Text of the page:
Sierra Club, Illinois Chapter Clean Water Program Director Cindy Skrukrud released this statement:

“The capture of a silver carp past the electric barrier and just 9 miles from Lake Michigan is a potent reminder of how the Trump Administration is failing to address the huge problem that aquatic invasive species pose to the Great Lakes. While alien invaders are headed towards Lake Michigan, Trump and his team are halting projects to keep them out and dismantling Great Lakes protection programs. It is urgent that Governor Rauner and our entire Congressional delegation call on President Trump to release the Brandon Road Lock and Dam study that his administration is holding hostage, and demand that he commit to fully fund the Great Lakes Restoration Initiative. If Trump is allowed by Congress to cut off all Great Lakes funding October 1, Illinois DNR will not be able to continue the critical work underway right now to catch and control these dangerous invaders.”

###

Want to take action? Here’s how you can help:

Sign the Great Lakes Protection Pledge and tell your Member of Congress to do the same

Tell your Members of Congress to support legislation to stop Asian carp

silvercarp06232017
Silver carp captured in the Illinois Waterway on June 22, 2017 below T.J. O’Brien Lock and Dam.
Image courtesy of Illinois Department of Natural Resources.
carp-map-PRN-2017

The Brandon Road Lock and Dam upgrade would increase protection for Lake Michigan

 

Bill Introduced Today to End White House Delays in Combatting Asian Carp Invasion

Today a bipartisan group of legislators introduced the Stop Asian Carp Now bill, which would require the Administration to release a study the Army Corps of Engineers has done on Asian Carp control methods at Brandon Road Lock and Dam. In response, Sierra Club and our partners released the following statement.

 

Alliance for the Great Lakes  ·  National Wildlife Federation  ·  Natural Resources Defense Council  ·  Ohio Environmental Council  ·  Prairie Rivers Network  ·  Save The River  ·  Sierra Club   ·  Tip of the Mitt Watershed Council

 

Media Statement
Bill Seeks to End White House Delays in Combatting Asian Carp Invasion
Groups Applaud Efforts by Members of Congress to Make Latest Research Available to the Public

Chicago, IL (June 21, 2017) – A bipartisan bill introduced today in Congress would push the Trump Administration to stop delaying a key effort to stop the Asian carp invasion of the Great Lakes. Conservation groups from around the Great Lakes region expressed support for the bill. The groups stressed that the current Asian carp control measures, from electric barriers to harvesting, are not enough to keep the harmful fish out of the Great Lakes.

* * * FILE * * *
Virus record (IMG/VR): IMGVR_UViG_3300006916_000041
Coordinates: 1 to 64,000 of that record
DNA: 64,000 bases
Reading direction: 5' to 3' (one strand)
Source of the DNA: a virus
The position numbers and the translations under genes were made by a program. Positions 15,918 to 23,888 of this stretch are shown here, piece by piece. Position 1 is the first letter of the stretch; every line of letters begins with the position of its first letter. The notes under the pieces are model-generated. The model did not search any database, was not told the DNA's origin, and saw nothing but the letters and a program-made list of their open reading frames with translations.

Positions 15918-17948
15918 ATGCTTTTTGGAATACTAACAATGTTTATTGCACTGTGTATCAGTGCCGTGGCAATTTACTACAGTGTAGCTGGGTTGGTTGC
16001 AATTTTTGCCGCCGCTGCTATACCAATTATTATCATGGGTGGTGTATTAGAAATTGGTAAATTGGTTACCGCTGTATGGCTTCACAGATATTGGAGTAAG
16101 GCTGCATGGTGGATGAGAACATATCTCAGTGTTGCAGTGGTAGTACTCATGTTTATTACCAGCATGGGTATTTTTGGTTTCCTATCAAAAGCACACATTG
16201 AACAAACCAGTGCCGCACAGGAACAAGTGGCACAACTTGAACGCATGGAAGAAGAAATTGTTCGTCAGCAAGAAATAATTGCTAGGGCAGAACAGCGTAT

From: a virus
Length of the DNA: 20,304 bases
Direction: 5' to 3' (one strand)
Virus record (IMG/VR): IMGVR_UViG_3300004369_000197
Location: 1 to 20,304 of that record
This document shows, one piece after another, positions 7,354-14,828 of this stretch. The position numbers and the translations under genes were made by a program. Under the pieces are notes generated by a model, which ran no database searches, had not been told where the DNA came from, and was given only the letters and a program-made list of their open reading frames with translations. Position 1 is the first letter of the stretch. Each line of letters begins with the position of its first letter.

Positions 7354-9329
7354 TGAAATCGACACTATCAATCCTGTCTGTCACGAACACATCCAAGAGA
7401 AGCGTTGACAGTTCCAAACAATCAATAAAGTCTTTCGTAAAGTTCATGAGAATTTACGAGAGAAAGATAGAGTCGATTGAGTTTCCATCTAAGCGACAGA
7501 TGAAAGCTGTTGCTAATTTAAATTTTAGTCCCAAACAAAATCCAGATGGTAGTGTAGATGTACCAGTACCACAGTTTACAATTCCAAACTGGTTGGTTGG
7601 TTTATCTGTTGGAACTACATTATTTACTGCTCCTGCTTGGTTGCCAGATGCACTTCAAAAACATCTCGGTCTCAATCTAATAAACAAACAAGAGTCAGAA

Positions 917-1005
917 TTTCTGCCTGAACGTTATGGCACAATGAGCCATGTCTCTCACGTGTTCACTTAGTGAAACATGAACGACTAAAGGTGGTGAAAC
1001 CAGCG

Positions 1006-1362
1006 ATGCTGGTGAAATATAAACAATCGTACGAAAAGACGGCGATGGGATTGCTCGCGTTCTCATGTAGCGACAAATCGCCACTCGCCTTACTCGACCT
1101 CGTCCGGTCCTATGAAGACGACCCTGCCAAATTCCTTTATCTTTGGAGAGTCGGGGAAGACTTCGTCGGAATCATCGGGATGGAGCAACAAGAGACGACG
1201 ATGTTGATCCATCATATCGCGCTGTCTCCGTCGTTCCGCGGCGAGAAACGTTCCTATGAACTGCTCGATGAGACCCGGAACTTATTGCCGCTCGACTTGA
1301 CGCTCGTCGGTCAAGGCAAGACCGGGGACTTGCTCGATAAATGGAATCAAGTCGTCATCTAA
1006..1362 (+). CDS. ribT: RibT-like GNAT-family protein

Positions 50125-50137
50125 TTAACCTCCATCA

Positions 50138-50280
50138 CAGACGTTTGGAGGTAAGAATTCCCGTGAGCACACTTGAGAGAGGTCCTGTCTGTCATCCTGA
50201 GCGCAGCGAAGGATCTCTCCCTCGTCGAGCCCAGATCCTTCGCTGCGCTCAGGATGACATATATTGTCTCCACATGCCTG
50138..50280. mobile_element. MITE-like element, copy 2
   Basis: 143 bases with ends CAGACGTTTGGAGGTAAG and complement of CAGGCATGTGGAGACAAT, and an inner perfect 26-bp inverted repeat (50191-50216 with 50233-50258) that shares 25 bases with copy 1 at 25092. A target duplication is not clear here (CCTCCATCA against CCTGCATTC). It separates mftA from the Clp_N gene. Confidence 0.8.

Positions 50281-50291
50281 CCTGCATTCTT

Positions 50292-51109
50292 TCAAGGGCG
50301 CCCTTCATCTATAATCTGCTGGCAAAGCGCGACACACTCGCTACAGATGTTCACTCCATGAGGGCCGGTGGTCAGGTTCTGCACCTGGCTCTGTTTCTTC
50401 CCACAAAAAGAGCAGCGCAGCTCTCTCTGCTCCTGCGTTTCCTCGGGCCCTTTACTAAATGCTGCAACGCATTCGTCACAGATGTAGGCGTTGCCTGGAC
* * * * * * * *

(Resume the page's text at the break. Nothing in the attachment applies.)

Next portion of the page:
Two years ago, the U.S. Army Corps of Engineers was tasked with studying additional protection measures at the Brandon Road Lock and Dam near Joliet, IL. The facility is a logical choke point location to install control measures to stop the fish from moving closer to the lake. The study was paid for at taxpayer expense and is ready for public review. The draft report was supposed to be released for public review and input on February 28, 2017. But, instead of releasing it to the public, the White House blocked the report’s release, leaving it hidden away on a Washington, D.C. shelf gathering dust. And with it, efforts to install critical prevention measures to halt Asian carp have all but come to a halt, putting the Great Lakes at risk.

Today a bipartisan group of legislators introduced the Stop Asian Carp Now bill, which would require the Administration to release the Brandon Road Study. The Stop Asian Carp Now bill was introduced by Senator Debbie Stabenow (D-MI) and Representatives Marcy Kaptur (D-OH) and Bill Huizenga (R-MI).  We applaud Members of Congress for pushing to make this report public and fighting to protect the Great Lakes from the serious threat posed by Asian carp. Conservation groups support the bill noting that, “the Administration has had more than three months to review the report. It is past time to give Great Lakes residents a chance to do the same.”

The seven cosponsors in the Senate so far are Senators Durbin (D-IL), Peters (D-MI), Baldwin (D-WI), Brown (D-OH), Franken (D-MN), Klobuchar (D-MN), and Duckworth (D-IL).

The 31 cosponsors in the House so far are Reps. Huizenga (MI-02), Joyce (OH-14), Slaughter (NY-25), Nolan (MN-08), Trott (MI-11), Bergman (MI-01), Moolenaar (MI-04), Walberg (MI-07), Kildee (MI-05), Upton (MI-06), Schneider (IL-10), Mike Bishop (MI-08), Dingell (MI-12), Lawrence (MI-14), Walz (MN-01), Quigley (IL-05), Tim Ryan (OH-13), Conyers (MI-13), Moore (WI-04), Gallagher (WI-08), Chris Collins (NY-27), Schakowsky (IL-09), Mitchell (MI-10), Duffy (WI-07), Pocan (WI-02), Levin (MI-09), Fudge (OH-11), Stefanik (NY-21), Latta (OH-05), Amash (MI-03) and Brian Higgins (NY-26).

###

Note to Media: Two additional resources that may be helpful in relation to this statement include:

Media Contacts:

Alliance for the Great Lakes: Jennifer Caddick, (312) 445-9760, jcaddick@greatlakes.org
National Wildlife Federation: Marc Smith, (734) 887-7116, msmith@nwf.org
Natural Resources Defense Council: Ivan Moreno, 312-651-7932, imoreno@nrdc.org
Ohio Environmental Council: David Miller, (419) 944-1986, DMiller@theoec.org
Prairie Rivers Network: Robert Hirschfeld, (217) 344-2371 x205, rhirschfeld@prairierivers.org
Save The River: Lee Willbanks, (315) 686-2010,  lee@savetheriver.org
Sierra Club: Cindy Skrukrud, (312) 251-1680 x110, cindy.skrukrud@sierraclub.org
Tip of the Mitt Watershed Council: Jennifer McKay, (231) 347-1181, jenniferm@watershedcouncil.org